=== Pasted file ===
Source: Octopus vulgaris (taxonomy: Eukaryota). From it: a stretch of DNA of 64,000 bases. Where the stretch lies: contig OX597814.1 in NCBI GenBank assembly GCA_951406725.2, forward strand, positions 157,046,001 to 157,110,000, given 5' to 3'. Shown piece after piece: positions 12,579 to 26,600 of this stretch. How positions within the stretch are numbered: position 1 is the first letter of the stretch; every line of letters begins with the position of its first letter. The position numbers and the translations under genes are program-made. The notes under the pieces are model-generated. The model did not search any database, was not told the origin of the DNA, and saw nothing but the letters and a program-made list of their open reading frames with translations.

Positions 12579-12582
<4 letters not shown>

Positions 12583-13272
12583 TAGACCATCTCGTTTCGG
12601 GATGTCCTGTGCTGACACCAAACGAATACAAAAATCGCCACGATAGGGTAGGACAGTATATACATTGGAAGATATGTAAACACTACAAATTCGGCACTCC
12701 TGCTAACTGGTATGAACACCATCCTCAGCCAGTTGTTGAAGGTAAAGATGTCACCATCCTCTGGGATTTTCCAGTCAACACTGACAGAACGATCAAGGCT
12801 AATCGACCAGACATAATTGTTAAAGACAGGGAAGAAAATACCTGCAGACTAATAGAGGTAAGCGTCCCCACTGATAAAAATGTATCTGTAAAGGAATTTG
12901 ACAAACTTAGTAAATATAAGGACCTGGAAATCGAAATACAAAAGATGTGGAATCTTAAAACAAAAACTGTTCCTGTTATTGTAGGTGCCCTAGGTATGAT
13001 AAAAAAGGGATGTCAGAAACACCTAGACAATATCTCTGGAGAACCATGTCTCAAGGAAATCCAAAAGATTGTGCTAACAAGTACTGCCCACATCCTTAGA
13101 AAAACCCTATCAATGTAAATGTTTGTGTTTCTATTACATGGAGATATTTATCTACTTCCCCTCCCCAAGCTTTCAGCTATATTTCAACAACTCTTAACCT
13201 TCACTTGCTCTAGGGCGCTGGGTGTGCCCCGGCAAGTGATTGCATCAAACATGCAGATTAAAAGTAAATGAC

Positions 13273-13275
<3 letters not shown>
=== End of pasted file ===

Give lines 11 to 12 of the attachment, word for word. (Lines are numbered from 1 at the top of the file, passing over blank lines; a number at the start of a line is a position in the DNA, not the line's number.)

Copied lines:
13101 AAAACCCTATCAATGTAAATGTTTGTGTTTCTATTACATGGAGATATTTATCTACTTCCCCTCCCCAAGCTTTCAGCTATATTTCAACAACTCTTAACCT
13201 TCACTTGCTCTAGGGCGCTGGGTGTGCCCCGGCAAGTGATTGCATCAAACATGCAGATTAAAAGTAAATGAC